We’ve covered movies made into musicals and musicals made into movies. Another interesting concept that has been quite popular is making animated series or movies into live action shows. We all know Annie, Beauty and the Beast, Little Mermaid, and Lion King along with Shrek as well. Here, we will look at some “lesser known” or less successful attempts at live action adaptations from animations.
Garry Trudeau’s comic strip Doonesbury started in 1970. It began following the lives of a group of college students attending the fictional Walden College, though it ultimately became known for its political and social commentary. The strip was awarded the Pulitzer Prize for Editorial Cartooning in 1975, the first daily comic strip to be given that honor.
The characters in the strip had remained perpetually of college age, but in January 1983, Trudeau announced he would take a nearly two-year hiatus from the strip to bring his characters to Broadway. And notably, the musical Doonesbury marked college graduation for his characters. Trudeau set to work writing the book and lyrics, while Elizabeth Swados provided the music. Doonesbury opened on Broadway November 1983 with a cast that included Mark Linn-Baker (You Can’t Take It With You), Gary Beach (The Producers), Lauren Tom (A Chorus Line), and Kate Burton (Present Laughter). The show received mixed notices and closed after 104 performances, but a cast recording preserved the score.
Doonesbury the musical remains important in the history of the Doonesbury comic strip; following the musical adaptation, Trudeau began illustrating his characters aging in near real-time. The Broadway musical was the turning point.
Spider-Man: Turn Off the Dark
Bono and The Edge, members of Irish rock super group U2, wrote the music and lyrics for this unique musical. David Campbell worked on the arrangements and Julie Taymor, Glen Berger, and Roberto Aguirre-Sacasa wrote the book. The inspiration for this superhero musical came from the original comics by Stan Lee and Steve Ditko, first published by Marvel Comics.
The plot follows Spidey’s love for Mary Jane and his rival the Green Goblin. Unfortunately, the set designs and productions the creators had imagined proved to be difficult to produce. There were technical problems and performers were injured on set. At the premiere, there were disruptions, which caused the reviews to be negative.
After the show officially opened in 2011, the response from the critics were still mixed but more positive than after the previews. This musical is the costliest Broadway production ever but also held the top slot on record box office sales after pulling in nearly three million dollars.
In 2012 Spider-Man was nominated for two Tony Awards, one Drama Desk Award, and five Outer Critics Circle Awards winning two of the latter for Outstanding Set Design and Outstanding Costume Design.
It’s a Bird…It’s a Plane…It’s Superman!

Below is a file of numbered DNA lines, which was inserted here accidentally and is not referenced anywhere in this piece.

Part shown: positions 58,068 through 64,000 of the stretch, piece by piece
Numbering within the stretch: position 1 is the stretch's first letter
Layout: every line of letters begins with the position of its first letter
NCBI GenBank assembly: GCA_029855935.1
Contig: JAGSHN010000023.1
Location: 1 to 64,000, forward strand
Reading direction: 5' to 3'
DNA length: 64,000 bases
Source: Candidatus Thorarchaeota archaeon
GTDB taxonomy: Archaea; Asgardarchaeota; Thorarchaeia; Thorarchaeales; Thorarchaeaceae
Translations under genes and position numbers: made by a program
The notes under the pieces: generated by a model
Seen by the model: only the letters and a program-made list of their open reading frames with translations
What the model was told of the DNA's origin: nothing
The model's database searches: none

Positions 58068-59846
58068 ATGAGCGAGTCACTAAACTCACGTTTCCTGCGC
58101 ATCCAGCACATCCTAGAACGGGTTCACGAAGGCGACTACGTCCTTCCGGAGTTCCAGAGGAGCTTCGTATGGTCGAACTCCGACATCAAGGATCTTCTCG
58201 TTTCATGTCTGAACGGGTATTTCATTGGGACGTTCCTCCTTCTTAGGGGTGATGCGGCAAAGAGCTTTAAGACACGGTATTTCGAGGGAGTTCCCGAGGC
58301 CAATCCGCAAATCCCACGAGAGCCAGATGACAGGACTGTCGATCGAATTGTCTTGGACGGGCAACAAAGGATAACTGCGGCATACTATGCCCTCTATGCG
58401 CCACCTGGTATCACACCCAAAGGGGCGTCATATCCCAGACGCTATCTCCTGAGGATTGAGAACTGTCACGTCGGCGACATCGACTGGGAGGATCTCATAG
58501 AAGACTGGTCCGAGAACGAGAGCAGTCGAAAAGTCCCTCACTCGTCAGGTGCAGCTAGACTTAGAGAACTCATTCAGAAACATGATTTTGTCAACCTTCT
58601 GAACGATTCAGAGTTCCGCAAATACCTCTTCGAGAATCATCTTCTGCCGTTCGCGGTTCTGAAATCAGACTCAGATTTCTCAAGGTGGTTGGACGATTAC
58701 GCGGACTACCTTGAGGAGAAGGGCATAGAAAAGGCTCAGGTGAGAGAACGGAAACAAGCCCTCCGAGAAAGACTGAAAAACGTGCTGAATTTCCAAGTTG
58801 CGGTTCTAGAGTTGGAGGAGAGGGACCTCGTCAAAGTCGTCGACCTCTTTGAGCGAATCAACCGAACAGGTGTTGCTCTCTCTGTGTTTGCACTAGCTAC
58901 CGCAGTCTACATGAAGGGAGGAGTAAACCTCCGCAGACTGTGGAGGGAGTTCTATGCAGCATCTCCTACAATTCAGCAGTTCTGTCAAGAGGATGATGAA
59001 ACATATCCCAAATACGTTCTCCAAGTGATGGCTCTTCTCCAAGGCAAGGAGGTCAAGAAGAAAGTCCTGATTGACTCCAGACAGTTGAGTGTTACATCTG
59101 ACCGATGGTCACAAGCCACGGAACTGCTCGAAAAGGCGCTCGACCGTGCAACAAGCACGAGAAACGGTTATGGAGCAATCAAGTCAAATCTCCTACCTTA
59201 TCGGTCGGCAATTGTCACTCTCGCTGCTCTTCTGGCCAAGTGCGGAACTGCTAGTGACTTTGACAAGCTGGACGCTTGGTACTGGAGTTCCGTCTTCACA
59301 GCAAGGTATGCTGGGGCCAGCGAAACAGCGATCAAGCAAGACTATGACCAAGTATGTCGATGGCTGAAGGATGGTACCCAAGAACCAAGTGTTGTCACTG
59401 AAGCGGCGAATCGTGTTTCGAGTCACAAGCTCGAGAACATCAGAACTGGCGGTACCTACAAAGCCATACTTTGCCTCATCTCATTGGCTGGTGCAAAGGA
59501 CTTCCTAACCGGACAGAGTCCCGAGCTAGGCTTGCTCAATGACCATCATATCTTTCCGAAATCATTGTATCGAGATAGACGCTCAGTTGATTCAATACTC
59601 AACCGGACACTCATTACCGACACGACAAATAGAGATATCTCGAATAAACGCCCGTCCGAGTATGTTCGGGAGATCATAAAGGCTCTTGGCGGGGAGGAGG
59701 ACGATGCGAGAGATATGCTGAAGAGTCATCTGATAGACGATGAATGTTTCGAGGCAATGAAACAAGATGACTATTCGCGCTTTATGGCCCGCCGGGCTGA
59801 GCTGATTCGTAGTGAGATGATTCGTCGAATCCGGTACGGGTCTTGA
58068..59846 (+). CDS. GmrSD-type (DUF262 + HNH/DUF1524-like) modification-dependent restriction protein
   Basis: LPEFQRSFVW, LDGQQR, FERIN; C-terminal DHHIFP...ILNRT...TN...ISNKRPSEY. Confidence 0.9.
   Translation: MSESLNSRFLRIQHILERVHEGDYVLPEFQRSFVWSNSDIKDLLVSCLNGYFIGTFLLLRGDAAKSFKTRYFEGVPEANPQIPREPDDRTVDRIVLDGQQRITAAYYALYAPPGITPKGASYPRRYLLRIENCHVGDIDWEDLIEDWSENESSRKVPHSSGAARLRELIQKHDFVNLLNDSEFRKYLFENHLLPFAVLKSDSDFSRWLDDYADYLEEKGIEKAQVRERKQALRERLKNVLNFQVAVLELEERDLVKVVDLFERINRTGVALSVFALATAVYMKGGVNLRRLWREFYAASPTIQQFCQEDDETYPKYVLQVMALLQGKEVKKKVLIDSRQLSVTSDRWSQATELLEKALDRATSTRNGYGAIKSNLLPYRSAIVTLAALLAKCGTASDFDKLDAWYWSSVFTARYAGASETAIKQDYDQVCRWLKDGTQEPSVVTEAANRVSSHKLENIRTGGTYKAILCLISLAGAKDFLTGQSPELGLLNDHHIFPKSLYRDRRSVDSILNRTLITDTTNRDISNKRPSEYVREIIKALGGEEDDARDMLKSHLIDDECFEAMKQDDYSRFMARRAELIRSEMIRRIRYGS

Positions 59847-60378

Broadway’s first superhero musical was It’s a Bird…It’s a Plane…It’s Superman!, which opened on Broadway in 1966. Superman—or Clark Kent—first took flight in the pages of a comic book in 1933. He made the jump to television with 1952’s Adventures of Superman, which became extremely popular and ran through 1958. By the time producers decided to adapt the character for a Broadway musical in 1966, Superman had become quite the hot property.
But the musical adaptation of the Superman franchise took quite a different spin on the story of Clark Kent. It’s a Bird…It’s a Plane…It’s Superman!, with a score by Charles Strouse and Lee Adams (Bye Bye Birdie) and a book by David Newman and Robert Benton—who would also go on to co-write the screenplays to Superman and Superman II in 1978 and 1980, respectively—found a good deal of campy comedy in the Superman story. The musical dispensed with many well-known Superman characters—most notably Lex Luthor—in favor of new characters created for Broadway. In fact, of the characters in It’s a Bird…It’s a Plane…It’s Superman, fans would only recognize Clark Kent/Superman, his love interest Lois Lane, and his boss Perry White.
Despite positive reviews, the original production had only a brief run of 129 performances. A drastically shortened version of the show was presented on TV in 1975, starring Lesley Ann Warren as Lois Lane. The show was revised again in 2010, premiering at Dallas Theater Center with a new book by Roberto Aguirre-Sacasa who re-introduced elements from the original comic. Ultimately, the show’s biggest success has been the song “You’ve Got Possibilities,” originally sung by Linda Lavin, which broke out and became a standalone hit (and can be seen in the current Broadway revue Prince of Broadway.)
SpongeBob has not yet opened on Broadway, although the musical adaption of this popular Nickelodeon cartoon show began previews on November 6, 2017. The stage adaptation, which tried out in Chicago, features many of the characters from the cartoon, but the story is completely original. The musical tells the story of SpongeBob and his starfish best friend, Patrick, and their efforts to save their underwater city of Bikini Bottom from Armageddon, in the form of an underwater volcano.
Unlike the other musicals on this list, SpongeBob flaunts an extensive list of writers. Kyle Jarrow wrote the book, and the score reflects a compilation of songs by pop and rock artists, including Sara Bareilles, John Legend, Cyndi Lauper, Panic! at the Disco, They Might Be Giants, David Bowie, and more. Tina Landau co-conceived and directed by Tina Landau the production with choreography by Christopher Gattelli.
Fans of the show eagerly anticipating its performances are in luck—the cast recording is now available.